TULSA, Okla. (KTUL) — A non-profit organization dedicated to cruelty-free science announced a grant for the Beagle Freedom Project to help with the rehabilitation of over 200 dogs and cats rescued in Oklahoma.

The National Anti-Vivisection Society (NAVS) is providing a $25,000 grant to the Beagle Freedom project to assist with medical care for over 200 dogs and cats rescued from an animal testing laboratory.

On February 14, the Beagle Freedom Project announced that it shut down an animal testing laboratory in Nowata, Oklahoma, effectively ending one-third of the flea and tick testing industry and decades of cruel experimentation.

Beagle Freedom Project is revamping the 30-acre property and facilities, where these animals were once held captive and tested, into a rescue, rehabilitation, and adoption center called Freedom Fields.

“NAVS is happy to assist Beagle Freedom Project in this historic lab closure and large-scale rescue. Through the NAVS Animal Sanctuary Assistance Program, we provide vital assistance to rescue groups and sanctuaries like BFP that are rescuing, finding homes for, and, in many cases, providing lifelong care to survivors of animal experimentation,” said Kim Ayala, NAVS Senior Manager of Operations. “This victory is a testament to the extraordinary work being done by BFP and we hope this grant will allow them to provide urgent medical care to the rescued survivors as they begin to heal and start their new lives of freedom.”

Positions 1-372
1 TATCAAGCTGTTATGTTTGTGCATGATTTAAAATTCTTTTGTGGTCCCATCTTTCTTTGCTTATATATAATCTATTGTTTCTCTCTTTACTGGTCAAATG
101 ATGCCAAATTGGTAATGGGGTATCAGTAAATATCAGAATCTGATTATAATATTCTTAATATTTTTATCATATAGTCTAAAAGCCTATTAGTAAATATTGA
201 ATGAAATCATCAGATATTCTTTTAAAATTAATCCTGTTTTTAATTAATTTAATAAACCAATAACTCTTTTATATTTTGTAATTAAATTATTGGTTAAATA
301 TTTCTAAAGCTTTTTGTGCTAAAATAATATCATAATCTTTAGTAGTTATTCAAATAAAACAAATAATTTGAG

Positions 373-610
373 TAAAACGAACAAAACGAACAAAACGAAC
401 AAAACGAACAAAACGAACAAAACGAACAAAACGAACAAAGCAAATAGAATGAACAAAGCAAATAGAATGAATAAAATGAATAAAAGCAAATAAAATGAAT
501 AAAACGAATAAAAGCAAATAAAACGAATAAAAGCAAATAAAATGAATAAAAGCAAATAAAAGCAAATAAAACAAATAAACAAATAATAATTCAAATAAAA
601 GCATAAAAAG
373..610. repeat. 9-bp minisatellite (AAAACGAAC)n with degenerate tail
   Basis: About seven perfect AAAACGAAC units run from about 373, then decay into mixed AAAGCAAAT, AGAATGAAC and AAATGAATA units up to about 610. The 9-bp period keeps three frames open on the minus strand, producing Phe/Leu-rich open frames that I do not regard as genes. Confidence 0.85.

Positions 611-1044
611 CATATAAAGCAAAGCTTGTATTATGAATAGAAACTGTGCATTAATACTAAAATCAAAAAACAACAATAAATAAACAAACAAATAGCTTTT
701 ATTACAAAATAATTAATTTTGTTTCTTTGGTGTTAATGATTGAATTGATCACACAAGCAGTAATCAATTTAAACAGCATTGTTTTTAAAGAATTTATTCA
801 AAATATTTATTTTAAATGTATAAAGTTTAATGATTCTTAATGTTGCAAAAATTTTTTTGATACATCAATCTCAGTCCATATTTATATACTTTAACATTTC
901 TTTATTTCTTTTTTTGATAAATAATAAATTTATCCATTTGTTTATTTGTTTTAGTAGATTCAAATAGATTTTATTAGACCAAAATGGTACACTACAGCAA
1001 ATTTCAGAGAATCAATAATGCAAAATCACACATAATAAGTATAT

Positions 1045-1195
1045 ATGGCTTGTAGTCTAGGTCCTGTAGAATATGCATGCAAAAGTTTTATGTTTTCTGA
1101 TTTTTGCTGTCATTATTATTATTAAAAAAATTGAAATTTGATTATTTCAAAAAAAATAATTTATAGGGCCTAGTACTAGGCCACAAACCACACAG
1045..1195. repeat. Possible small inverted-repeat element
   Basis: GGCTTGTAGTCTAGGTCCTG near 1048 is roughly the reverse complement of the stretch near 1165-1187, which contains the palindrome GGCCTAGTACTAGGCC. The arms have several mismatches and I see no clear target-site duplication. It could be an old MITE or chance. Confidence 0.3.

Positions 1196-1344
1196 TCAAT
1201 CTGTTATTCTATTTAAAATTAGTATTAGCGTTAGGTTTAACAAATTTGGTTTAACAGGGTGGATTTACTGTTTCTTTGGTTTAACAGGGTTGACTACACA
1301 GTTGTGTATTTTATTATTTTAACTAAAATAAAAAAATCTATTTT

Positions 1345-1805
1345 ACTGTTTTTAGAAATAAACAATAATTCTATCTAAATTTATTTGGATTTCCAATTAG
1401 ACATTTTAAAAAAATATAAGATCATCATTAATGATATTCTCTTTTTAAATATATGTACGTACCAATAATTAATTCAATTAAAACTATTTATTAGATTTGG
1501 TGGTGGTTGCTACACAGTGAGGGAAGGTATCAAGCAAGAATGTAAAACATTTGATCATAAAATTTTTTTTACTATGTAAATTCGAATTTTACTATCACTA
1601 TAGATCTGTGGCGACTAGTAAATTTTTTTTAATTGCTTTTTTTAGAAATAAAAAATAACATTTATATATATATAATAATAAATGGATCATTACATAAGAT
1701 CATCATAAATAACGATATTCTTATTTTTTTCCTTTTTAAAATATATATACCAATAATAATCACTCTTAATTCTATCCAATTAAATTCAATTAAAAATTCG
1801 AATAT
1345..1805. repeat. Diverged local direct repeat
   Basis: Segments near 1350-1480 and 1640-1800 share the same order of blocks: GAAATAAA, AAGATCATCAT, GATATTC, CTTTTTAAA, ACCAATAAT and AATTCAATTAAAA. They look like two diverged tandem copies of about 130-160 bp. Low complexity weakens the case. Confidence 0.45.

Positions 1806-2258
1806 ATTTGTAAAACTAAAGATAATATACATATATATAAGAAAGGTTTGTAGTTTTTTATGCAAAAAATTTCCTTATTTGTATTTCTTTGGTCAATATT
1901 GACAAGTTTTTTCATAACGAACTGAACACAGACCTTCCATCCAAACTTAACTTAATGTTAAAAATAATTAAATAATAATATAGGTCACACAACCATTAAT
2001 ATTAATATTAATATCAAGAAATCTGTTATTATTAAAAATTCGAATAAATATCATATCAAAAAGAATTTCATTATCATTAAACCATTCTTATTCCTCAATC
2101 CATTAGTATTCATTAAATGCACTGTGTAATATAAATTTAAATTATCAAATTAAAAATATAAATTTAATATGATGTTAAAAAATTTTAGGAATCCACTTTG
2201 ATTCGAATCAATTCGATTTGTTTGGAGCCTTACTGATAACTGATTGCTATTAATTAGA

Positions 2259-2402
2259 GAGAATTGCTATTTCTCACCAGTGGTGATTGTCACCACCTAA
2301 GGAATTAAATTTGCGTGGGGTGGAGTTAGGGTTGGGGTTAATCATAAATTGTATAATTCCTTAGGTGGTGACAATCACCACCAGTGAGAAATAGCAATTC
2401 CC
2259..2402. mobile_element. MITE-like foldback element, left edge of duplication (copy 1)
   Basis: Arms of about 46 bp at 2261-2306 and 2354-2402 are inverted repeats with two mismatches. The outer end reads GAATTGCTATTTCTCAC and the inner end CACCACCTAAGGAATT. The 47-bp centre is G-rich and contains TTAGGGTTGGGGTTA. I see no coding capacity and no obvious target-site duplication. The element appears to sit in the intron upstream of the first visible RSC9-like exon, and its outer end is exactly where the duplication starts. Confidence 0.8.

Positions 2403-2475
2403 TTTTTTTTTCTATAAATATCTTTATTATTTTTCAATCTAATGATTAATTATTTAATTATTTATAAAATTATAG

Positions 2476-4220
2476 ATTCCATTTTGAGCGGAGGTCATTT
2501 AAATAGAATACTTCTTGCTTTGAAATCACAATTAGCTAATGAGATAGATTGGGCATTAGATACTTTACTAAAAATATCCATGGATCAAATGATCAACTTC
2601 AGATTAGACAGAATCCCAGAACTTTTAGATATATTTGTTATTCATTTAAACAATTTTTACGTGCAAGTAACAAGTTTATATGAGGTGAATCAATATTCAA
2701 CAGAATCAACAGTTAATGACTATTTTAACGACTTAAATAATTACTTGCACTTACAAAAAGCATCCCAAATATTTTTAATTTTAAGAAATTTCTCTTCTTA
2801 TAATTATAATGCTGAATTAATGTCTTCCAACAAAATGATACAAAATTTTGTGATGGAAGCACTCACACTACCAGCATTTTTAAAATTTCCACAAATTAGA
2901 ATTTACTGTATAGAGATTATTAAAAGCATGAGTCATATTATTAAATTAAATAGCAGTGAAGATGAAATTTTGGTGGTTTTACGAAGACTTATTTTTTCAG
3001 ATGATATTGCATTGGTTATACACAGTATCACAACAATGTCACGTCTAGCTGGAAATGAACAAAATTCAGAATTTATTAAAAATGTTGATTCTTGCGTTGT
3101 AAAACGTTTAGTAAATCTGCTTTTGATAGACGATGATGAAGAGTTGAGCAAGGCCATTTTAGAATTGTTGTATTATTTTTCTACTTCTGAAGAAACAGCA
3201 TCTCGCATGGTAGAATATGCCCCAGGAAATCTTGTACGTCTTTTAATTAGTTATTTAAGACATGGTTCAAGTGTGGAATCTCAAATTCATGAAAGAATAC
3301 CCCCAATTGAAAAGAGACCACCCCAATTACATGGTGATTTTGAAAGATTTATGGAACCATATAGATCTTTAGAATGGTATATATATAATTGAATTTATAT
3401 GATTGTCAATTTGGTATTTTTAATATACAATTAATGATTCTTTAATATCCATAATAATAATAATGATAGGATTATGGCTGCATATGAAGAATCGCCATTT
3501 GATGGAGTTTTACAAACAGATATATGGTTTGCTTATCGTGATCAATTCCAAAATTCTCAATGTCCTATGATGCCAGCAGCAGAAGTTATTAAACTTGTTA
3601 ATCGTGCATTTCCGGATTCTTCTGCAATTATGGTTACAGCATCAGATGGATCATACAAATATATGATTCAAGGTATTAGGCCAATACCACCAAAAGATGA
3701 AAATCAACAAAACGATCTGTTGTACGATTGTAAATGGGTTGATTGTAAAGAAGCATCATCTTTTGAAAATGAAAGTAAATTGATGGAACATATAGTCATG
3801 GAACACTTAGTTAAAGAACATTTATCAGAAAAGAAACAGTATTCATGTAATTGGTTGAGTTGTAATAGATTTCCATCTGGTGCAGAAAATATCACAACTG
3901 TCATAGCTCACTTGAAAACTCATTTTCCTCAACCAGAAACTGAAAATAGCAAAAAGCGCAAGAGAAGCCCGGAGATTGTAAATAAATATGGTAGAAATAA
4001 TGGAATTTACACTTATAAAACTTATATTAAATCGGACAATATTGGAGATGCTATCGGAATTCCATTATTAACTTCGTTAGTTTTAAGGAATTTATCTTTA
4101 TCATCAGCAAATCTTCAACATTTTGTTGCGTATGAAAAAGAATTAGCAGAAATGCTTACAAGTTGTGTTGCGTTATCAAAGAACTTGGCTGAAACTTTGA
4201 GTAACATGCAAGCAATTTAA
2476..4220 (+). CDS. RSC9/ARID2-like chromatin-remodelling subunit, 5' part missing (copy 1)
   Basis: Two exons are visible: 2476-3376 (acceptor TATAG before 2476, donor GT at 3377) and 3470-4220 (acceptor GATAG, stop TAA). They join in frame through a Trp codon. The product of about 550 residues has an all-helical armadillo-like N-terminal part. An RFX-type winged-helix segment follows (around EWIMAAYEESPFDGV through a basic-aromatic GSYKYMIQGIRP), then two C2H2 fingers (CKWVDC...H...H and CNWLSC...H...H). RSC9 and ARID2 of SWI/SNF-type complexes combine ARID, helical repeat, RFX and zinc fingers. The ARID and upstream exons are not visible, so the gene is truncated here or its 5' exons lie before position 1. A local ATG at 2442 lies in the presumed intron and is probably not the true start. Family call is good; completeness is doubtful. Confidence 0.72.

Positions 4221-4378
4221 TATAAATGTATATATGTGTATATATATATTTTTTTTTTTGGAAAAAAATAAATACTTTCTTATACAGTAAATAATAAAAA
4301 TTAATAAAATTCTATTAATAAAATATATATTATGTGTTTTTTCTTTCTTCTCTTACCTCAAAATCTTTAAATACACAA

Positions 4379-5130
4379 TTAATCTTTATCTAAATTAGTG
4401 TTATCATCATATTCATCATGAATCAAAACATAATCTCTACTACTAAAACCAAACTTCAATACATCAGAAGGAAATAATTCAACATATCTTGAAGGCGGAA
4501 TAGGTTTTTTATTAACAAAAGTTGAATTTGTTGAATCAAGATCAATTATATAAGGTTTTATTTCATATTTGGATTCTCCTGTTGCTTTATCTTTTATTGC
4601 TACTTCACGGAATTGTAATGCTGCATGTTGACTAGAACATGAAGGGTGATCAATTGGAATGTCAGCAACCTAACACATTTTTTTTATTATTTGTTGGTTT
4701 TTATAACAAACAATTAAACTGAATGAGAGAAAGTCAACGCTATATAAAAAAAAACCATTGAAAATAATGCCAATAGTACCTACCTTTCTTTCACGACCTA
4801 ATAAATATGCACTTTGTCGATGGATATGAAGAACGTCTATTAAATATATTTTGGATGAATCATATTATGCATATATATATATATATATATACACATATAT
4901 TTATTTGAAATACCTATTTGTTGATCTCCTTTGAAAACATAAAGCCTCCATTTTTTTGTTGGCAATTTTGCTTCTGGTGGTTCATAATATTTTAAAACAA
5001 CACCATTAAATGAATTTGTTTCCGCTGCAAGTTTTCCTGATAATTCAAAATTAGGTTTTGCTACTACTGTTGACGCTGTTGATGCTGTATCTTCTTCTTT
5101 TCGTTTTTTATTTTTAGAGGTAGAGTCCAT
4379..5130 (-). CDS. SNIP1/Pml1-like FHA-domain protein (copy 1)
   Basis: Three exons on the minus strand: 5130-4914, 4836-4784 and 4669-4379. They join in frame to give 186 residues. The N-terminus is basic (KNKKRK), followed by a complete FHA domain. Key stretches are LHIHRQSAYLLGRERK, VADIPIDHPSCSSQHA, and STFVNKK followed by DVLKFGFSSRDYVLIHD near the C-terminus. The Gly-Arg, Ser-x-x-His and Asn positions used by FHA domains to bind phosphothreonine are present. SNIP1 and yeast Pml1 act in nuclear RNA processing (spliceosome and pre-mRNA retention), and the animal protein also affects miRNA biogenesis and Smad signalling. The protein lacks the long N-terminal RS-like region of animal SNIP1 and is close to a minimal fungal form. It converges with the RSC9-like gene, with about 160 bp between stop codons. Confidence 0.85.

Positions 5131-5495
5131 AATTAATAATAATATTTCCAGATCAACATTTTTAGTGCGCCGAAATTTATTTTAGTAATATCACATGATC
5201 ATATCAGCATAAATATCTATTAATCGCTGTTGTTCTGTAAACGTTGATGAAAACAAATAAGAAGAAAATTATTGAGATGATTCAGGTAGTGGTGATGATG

In November 2022, BFP received a grant from NAVS to purchase a recreational vehicle to conduct rescues across the country. The RV’s maiden voyage was made to Tulsa, Oklahoma, in December 2023 to rescue dogs from a research facility.

“Now, over 200 dogs and cats are free while BFP begins renovating this former laboratory into Freedom Fields,” said Beagle Freedom Project President and Founder Shannon Keith. “We could never have done this without the support of NAVS which assisted us in securing a rescue vehicle to transport the animals to safety and in providing urgent medical care for them.”

In 2021 (the most recent year that data from the Animal & Plant Health Inspection Service is available), more than 62,000 dogs and cats were used in experiments in the United States. Nearly 29 percent of these dogs and cats were in experiments that caused pain or stress. If they are not killed after use in research, these animals that spend their lives in laboratories often need significant medical attention and rehabilitation before they can find a forever home.

Original Source: News Channel 8